On Writing by Stephen King is a book that’s part memoir and part a discussion on the craft of fiction. King goes about describing how he came to be a writer, what he thinks exists in good writing, and how became a better writer. I enjoyed his matter-of-fact tone and the way he approaches his craft. I specifically connected with the idea that the story is a fossil the writer excavates. And while I didn’t read this book before I wrote my piece in CRAFT, my author’s note rings eerily like his, “Stories are relics, part of an undiscovered pre-existing world.” I like this idea, and it’s reaffirming to know he treats his stories the same. I also enjoyed the glimpses into his life where I saw parallels to my own writing journey.
Though, as with any writing advice, I’d be hesitant to take everything he says as the ultimate truth. I agree story is the most important part of fiction and character’s actions/situations drive the narrative. I also agree one most read a lot and write a lot to become better. However, I’m a little more hesitant to take his advice on writing a thousand words every day or the specifics of his craft. To me, it seems much of his advice is prescriptive, and without it, one isn’t being a proper writer. His authoritative voice is convincing but doesn’t apply to everyone. I’m also not sure of his idea that competent writers can only become good writers, or you can’t become a great writer if you’re a good writer. To someone just starting the craft, this seems demoralizing and assumes people can’t fundamentally change. Overall, I’ll be taking a few nuggets of wisdom from King, but I’ll be leaving everything else.
Overall Rating: 3.5/5
Halfway from Home by Sarah Fawn Montgomery is a collection of essays about daughterhood, familial troubles, the pandemic, home, and her father. All of which are framed and analyzed under a nature and climate conscious lens. Montgomery uses language which draws in and imbues memory into every fiber of the collection. There is an expert use of braided essays, in essays such as ‘Forest for the Trees’ and ‘Taking Stock’.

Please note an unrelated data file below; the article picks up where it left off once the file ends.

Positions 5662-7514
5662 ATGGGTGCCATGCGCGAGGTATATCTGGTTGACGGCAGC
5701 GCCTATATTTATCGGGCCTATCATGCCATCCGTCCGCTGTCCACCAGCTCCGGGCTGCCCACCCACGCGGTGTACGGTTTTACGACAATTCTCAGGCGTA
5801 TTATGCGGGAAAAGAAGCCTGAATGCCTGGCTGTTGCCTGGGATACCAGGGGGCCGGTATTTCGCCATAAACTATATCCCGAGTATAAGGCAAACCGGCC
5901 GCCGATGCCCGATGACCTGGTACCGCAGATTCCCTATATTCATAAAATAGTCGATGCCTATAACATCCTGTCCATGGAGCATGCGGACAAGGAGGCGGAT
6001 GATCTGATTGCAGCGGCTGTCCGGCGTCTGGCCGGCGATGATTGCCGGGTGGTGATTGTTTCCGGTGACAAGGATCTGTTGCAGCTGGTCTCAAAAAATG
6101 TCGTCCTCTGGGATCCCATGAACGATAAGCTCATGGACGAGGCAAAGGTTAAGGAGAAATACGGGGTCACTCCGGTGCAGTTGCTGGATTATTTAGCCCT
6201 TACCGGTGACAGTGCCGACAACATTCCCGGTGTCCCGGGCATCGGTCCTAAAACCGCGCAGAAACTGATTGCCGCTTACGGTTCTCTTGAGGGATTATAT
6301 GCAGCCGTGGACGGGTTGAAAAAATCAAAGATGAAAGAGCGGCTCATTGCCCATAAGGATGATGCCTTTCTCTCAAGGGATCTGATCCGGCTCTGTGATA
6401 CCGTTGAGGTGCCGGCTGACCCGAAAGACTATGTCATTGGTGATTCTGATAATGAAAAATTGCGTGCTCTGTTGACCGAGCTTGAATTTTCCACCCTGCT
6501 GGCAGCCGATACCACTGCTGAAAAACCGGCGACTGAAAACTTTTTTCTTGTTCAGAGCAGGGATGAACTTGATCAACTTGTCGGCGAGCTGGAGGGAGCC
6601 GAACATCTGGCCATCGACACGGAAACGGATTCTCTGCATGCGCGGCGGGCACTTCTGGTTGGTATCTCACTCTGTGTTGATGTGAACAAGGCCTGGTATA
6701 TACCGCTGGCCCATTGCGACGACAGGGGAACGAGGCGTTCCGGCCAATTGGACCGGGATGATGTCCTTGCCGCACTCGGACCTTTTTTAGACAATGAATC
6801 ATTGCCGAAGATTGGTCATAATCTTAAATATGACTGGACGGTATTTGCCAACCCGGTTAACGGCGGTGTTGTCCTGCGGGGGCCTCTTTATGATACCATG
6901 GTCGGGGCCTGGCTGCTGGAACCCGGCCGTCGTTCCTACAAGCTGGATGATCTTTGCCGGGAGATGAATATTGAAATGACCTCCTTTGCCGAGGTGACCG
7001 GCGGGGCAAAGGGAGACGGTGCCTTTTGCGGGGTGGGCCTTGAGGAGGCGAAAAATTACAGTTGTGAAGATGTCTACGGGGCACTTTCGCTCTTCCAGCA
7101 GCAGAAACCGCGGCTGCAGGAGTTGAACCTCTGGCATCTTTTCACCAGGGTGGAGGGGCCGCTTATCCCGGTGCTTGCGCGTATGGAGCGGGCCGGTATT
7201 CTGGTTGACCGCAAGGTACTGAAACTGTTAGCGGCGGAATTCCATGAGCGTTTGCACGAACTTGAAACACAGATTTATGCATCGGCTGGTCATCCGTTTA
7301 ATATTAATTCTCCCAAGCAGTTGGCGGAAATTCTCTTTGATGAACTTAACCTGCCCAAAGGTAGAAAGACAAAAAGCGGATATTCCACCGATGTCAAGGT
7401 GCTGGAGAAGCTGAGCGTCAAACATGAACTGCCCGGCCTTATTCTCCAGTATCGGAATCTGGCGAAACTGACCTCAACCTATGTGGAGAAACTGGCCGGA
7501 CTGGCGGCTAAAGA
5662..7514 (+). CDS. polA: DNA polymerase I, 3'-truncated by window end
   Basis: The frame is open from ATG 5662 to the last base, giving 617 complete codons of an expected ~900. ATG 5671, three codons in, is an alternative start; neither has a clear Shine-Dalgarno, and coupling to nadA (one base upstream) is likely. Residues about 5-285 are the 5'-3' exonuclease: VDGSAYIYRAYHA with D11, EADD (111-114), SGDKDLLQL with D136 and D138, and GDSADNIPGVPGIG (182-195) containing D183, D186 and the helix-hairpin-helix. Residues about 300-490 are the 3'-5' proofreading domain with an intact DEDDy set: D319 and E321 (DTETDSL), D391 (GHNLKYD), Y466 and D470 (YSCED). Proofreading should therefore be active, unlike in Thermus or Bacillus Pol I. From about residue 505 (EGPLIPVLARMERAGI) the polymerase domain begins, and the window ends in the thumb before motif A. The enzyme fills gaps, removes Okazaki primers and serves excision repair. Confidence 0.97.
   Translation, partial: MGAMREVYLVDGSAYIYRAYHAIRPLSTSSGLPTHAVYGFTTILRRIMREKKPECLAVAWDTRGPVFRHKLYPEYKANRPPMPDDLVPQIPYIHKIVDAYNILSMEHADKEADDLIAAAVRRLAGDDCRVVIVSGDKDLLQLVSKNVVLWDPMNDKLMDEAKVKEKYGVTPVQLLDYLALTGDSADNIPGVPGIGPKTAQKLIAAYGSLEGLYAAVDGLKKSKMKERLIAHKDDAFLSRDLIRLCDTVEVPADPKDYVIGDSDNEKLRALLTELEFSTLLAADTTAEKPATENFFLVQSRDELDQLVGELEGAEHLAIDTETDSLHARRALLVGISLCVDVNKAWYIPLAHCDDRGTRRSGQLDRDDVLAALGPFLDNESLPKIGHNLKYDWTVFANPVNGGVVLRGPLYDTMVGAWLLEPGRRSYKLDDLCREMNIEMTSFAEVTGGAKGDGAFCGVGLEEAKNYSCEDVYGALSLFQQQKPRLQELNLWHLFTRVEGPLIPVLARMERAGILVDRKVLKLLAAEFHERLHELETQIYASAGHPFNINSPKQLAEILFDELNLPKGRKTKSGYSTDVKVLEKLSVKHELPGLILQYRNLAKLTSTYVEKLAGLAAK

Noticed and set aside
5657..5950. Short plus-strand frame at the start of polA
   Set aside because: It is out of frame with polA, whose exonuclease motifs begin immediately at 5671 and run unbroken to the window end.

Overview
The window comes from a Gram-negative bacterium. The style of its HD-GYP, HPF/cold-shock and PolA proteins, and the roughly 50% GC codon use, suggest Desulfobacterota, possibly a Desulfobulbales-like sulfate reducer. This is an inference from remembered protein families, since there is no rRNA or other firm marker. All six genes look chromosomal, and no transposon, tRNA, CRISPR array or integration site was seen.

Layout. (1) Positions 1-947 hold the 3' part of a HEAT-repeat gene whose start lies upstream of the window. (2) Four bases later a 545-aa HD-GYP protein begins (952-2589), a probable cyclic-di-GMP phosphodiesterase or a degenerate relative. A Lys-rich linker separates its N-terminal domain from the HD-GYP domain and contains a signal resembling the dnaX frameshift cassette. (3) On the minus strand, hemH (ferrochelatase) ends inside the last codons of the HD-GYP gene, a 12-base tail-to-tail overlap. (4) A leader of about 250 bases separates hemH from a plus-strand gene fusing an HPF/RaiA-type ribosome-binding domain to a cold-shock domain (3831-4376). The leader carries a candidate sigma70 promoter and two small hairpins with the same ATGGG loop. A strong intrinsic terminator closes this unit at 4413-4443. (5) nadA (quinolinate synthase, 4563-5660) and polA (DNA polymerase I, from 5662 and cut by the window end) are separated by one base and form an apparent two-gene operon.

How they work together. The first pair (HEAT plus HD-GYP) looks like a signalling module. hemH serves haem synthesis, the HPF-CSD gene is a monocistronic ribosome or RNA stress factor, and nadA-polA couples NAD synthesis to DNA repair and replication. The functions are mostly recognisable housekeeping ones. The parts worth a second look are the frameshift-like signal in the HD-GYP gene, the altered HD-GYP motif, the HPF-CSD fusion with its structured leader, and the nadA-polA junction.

The first essay, ‘Excavation’, acts a strong primer in digging up memories and moments by Montgomery, in which as a child she digs up treasure after treasure hidden in her family’s back yard. Only later is she told that the treasures were placed there by her father and not natural finds. In this way, Montgomery sometimes questions her experiences as they don’t match up with her father’s. ‘Excavation’ is also sectioned off using dig sites as places to begin her memories.
The essays discuss her tenuous and loving relationship she has with her father, which is the heart of the essays. She contemplates what it means to be home, to desire for it, and to know it won’t exist forever.
Final Rating: 4.5/5
The Kenyon Review July/Aug 2022 is a collection of poetry, non-fiction, and short stories, with a folio focusing on mothers reflecting on the climate crisis. There is anger and grief in the issue, which bleeds through its non-fiction, particularly in ‘To Live Again’ by Aliyeh Ateaei translated by Salar Abdoh. The story is about a mother trying to teach her son about her home in Afghanistan and why they had to flee to Iran. I absolutely loved the way the language held so much weight and how she treats her son with tenderness. And one of its final lines aches with meaning as her son says, ‘”Next time I’ll try to be born as oil”’. I was also a fan of the short story ‘Still Life with Lobster’ by Timothy Reynolds with its sharp use of imagery. Overall, I enjoyed the pressing discussions of climate change, but couldn’t quite connect with the poetry.
Final Rating: 3.5/5
Bestiary by K-Ming Chang is about a girl who grows a tiger tail, and has magical things occur in and around her: rabbits birthing from her Agong, a girl she likes with a caged bird shadow, an aunt with snakes in her stomach, her brother flying like a kite, and holes that spit up letters from her ama. The voice, imagery, and metaphor are powerful and distinct. The poeticism of the novel works so well in creating a language of the family, their shared legends, and their relationships. There are exquisite lines in the novel, such as, “In wartime, land is measure by the bones it can bury.”
It is an expertly, and a heartbreakingly raw story about a daughter in understanding herself, her queerness, her family, and where she fits in it all. Themes of water (oceans, rivers, blood) act as causeways and tributaries into larger ideas, threading and relating each moment. The writing, while its own distinct being, is reminiscent of Ocean Vuong’s On Earth We’re Briefly Gorgeous in how language is mulled over with meaning imbued into every seam of every sentence. There are striking and powerful moments with Old Guang and Ah Zheng as pirates, and her brother on the ledge of a building about to jump off. I was thoroughly impressed with Chang’s mastery of language and hope to read her other stuff in the future.
Final Rating: 5/5
Maxwell Suzuki is a writer, poet, and photographer based in Los Angeles.